Cited by

Cited by 56 other publications

Ayoun, Dalila
2022. Indeterminacy in L1 French grammars: the case of gender and number agreement. Journal of French Language Studies  pp. 1 ff. Crossref logo
Bell, Philippa, Véronique Fortier & Isabelle Gauvin
2020. Using L1 knowledge about language during L2 error correction: do students make cross-linguistic connections?. Language Awareness 29:2  pp. 95 ff. Crossref logo
Berthele, Raphael & Jan Vanhove
2020. What would disprove interdependence? Lessons learned from a study on biliteracy in Portuguese heritage language speakers in Switzerland. International Journal of Bilingual Education and Bilingualism 23:5  pp. 550 ff. Crossref logo
BLAKE, ROBERT
2015. The Messy Task of Evaluating Proficiency in Online Language Courses. The Modern Language Journal 99:2  pp. 408 ff. Crossref logo
Blake, Robert J.
2017.  In The Handbook of Technology and Second Language Teaching and Learning,  pp. 107 ff. Crossref logo
Daller, Michael, Folkert Kuiken, Danijela Trenkic & Ineke Vedder
2021. Linguistic predictors of academic achievement amongst international students and home students in higher education: introduction. International Journal of Bilingual Education and Bilingualism 24:10  pp. 1453 ff. Crossref logo
Davis, Larry & John Norris
2021. Developing an Innovative Elicited Imitation Task for Efficient English Proficiency Assessment. ETS Research Report Series 2021:1  pp. 1 ff. Crossref logo
Annick De Houwer & Lourdes Ortega
2018.  In The Cambridge Handbook of Bilingualism, Crossref logo
Deygers, Bart
2021. The CEFR Companion Volume: Between Research-Based Policy and Policy-Based Research. Applied Linguistics 42:1  pp. 186 ff. Crossref logo
Deygers, Bart, Beate Zeidler, Dina Vilcu & Cecilie Hamnes Carlsen
2018. One Framework to Unite Them All? Use of the CEFR in European University Entrance Policies. Language Assessment Quarterly 15:1  pp. 3 ff. Crossref logo
Duran-Karaoz, Zeynep & Parvaneh Tavakoli
2020. PREDICTING L2 FLUENCY FROM L1 FLUENCY BEHAVIOR. Studies in Second Language Acquisition 42:4  pp. 671 ff. Crossref logo
Dąbrowska, Ewa
2019. Experience, Aptitude, and Individual Differences in Linguistic Attainment: A Comparison of Native and Nonnative Speakers. Language Learning 69  pp. 72 ff. Crossref logo
Dąbrowska, Ewa
2020. Language as a phenomenon of the third kind . Cognitive Linguistics 31:2  pp. 213 ff. Crossref logo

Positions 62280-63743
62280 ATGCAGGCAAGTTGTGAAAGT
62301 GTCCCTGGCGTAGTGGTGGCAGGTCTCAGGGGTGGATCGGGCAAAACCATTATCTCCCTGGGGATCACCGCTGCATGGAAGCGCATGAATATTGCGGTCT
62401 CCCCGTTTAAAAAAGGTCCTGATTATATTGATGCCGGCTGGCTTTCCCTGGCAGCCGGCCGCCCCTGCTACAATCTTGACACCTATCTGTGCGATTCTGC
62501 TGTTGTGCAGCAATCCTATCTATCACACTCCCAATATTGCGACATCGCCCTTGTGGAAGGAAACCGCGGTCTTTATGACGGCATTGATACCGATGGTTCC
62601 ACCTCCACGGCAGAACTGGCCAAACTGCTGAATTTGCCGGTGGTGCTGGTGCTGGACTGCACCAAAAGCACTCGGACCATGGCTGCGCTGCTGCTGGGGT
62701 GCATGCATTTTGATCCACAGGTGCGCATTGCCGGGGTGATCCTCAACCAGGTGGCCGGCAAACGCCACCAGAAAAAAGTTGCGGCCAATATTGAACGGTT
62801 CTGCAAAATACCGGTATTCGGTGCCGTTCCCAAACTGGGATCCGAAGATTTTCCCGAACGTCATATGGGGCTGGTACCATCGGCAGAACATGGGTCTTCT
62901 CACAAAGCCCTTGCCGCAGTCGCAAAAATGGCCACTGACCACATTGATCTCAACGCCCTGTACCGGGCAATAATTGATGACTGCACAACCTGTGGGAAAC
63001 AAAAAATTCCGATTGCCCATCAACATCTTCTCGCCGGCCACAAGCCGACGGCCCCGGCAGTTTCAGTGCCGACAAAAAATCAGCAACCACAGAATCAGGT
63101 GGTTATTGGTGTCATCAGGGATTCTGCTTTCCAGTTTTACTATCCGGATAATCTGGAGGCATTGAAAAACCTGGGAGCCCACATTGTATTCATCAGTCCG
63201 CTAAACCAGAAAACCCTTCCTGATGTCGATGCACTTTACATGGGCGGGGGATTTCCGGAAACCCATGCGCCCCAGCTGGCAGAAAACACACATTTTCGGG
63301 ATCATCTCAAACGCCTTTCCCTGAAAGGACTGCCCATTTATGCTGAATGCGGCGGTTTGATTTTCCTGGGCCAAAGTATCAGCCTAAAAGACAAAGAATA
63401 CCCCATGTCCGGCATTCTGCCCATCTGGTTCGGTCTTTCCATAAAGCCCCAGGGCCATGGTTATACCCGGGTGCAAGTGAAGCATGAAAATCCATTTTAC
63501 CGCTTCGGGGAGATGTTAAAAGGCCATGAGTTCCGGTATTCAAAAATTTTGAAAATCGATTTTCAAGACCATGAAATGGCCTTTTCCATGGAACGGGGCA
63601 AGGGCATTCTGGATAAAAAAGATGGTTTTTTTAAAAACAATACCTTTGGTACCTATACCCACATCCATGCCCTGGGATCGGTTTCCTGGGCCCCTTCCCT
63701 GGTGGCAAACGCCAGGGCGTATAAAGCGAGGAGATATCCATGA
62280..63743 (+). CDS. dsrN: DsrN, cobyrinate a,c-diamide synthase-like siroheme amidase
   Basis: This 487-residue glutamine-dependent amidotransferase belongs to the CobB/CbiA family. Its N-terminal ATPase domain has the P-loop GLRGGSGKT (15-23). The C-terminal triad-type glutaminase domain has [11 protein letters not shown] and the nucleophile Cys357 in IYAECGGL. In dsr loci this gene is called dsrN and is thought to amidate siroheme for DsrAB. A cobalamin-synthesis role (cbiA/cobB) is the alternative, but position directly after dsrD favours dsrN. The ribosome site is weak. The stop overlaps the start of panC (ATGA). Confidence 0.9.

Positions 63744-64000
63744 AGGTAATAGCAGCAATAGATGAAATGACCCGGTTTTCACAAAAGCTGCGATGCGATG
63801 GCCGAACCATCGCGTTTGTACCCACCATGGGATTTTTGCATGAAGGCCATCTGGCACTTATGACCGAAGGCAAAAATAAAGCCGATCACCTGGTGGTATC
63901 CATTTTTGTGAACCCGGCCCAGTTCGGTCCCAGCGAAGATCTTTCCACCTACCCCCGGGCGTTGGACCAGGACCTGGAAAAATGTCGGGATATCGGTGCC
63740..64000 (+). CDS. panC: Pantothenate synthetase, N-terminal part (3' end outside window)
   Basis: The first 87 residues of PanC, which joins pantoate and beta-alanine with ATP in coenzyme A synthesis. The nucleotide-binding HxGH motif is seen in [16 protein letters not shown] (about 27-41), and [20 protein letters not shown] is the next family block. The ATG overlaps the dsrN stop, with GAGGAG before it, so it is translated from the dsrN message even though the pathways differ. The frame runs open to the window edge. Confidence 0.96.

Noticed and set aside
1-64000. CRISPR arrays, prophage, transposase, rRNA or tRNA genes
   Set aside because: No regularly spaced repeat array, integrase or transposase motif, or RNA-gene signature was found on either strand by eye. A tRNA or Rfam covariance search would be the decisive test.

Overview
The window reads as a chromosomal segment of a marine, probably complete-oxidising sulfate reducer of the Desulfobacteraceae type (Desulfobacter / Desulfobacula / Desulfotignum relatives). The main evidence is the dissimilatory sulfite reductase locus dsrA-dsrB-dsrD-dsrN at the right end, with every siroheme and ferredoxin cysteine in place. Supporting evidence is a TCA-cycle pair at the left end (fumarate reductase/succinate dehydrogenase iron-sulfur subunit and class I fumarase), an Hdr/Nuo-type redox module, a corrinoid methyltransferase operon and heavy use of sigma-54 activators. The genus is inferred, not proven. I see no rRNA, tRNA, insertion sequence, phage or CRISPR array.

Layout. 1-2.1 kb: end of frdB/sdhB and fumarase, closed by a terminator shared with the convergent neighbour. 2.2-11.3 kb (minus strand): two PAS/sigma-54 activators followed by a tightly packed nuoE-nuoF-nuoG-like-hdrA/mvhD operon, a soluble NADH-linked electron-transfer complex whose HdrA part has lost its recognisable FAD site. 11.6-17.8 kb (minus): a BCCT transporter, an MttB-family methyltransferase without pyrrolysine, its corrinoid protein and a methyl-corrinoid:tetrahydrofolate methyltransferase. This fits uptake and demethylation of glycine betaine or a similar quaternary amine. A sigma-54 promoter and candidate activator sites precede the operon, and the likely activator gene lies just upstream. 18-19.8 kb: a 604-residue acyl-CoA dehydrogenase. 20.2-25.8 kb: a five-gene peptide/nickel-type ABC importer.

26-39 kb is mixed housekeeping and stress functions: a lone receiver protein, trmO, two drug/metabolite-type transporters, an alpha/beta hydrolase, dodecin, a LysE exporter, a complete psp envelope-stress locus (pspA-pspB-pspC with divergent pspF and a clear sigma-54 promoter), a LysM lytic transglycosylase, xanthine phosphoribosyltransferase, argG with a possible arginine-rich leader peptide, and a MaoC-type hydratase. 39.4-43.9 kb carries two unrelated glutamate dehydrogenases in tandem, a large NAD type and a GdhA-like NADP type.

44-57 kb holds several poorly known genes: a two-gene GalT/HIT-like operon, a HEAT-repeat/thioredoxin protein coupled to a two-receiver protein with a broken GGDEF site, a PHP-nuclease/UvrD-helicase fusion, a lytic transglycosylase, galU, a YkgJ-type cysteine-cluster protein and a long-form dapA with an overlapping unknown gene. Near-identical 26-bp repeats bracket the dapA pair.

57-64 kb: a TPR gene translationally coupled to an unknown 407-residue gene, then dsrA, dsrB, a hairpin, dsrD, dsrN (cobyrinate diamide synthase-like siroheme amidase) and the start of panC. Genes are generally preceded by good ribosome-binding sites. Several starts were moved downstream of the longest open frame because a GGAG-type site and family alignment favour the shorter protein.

Ellis, Rod, Peter Skehan, Shaofeng Li, Natsuko Shintani & Craig Lambert
2019.  In Task-Based Language Teaching, Crossref logo
Gyllstad, Henrik
2022. The Ontogenesis Model: How do multiword units fit in, and are most lexical representations in the L1 really at their optima?. Bilingualism: Language and Cognition 25:2  pp. 216 ff. Crossref logo
Han, ZhaoHong
2021. Digital Language Learning and SLA. Bilingualism: Language and Cognition  pp. 1 ff. Crossref logo
Heeren, Jordi, Dirk Speelman & Lieve De Wachter
2021. A practical academic reading and vocabulary screening test as a predictor of achievement in first-year university students: implications for test purpose and use. International Journal of Bilingual Education and Bilingualism 24:10  pp. 1458 ff. Crossref logo
Heine, Lena, Madeleine Domenech, Lisa Otto, Astrid Neumann, Michael Krelle, Dominik Leiss, Dietmar Höttecke, Timo Ehmke & Knut Schwippert
2018. Modellierung sprachlicher Anforderungen in Testaufgaben verschiedener Unterrichtsfächer: Theoretische und empirische Grundlagen. Zeitschrift für Angewandte Linguistik 2018:69  pp. 69 ff. Crossref logo
Hulstijn, Jan
2020. Proximate and ultimate explanations of individual differences in language use and language acquisition. Dutch Journal of Applied Linguistics 9:1-2  pp. 21 ff. Crossref logo
Hulstijn, Jan H.
2015.  In Implicit and Explicit Learning of Languages [Studies in Bilingualism, 48],  pp. 25 ff. Crossref logo
Hulstijn, Jan H.
2019. An Individual-Differences Framework for Comparing Nonnative With Native Speakers: Perspectives From BLC Theory. Language Learning 69  pp. 157 ff. Crossref logo
Hulstijn, Jan H. & S.J. Andringa
2014.  In Above and Beyond the Segments,  pp. 152 ff. Crossref logo
Iwashita, Noriko
2018.  In The TESOL Encyclopedia of English Language Teaching,  pp. 1 ff. Crossref logo
Jakobson, Liivi
2018. Teacher written feedback on adult beginners’ writing in a second language. ITL - International Journal of Applied Linguistics 169:2  pp. 235 ff. Crossref logo
Jin, Xiaoling
2021. A case study of adult autonomy in English-immersed conversations. The Language Learning Journal  pp. 1 ff. Crossref logo
Karas, Michael & Farahnaz Faez
2021. Self-Efficacy of English Language Teachers in Ontario: The Impact of Language Proficiency, Teaching Qualifications, Linguistic Identity, and Teaching Experience. The Canadian Modern Language Review 77:2  pp. 110 ff. Crossref logo
Karges, Katharina, Thomas Studer & Nina Selina Hicks
2022. Lernersprache, Aufgabe und Modalität: Beobachtungen zu Texten aus dem Schweizer Lernerkorpus SWIKO. Zeitschrift für germanistische Linguistik 50:1  pp. 104 ff. Crossref logo
Kim, Minkyung, Scott A. Crossley & Byeong-Kweon Kim
2020. Second language reading and writing in relation to first language, vocabulary knowledge, and learning backgrounds. International Journal of Bilingual Education and Bilingualism  pp. 1 ff. Crossref logo
Koda, Keiko & Sihui Echo Ke
2018.  In The Handbook of Advanced Proficiency in Second Language Acquisition,  pp. 483 ff. Crossref logo
Lorenz, Eliane, Lorenz, Eliane, Tugba Elif Toprak-Yildiz, Tugba Elif Toprak-Yildiz, Peter Siemund & Peter Siemund
2022. Why are they so similar?. Pedagogical Linguistics Crossref logo
MARSDEN, EMMA, SOPHIE THOMPSON & LUKE PLONSKY
2018. A methodological synthesis of self-paced reading in second language research. Applied Psycholinguistics 39:5  pp. 861 ff. Crossref logo
McManus, Kevin & Yingying Liu
2022. Using elicited imitation to measure global oral proficiency in SLA research: A close replication study. Language Teaching 55:1  pp. 116 ff. Crossref logo
Moore, Paul J. & Michael Harrington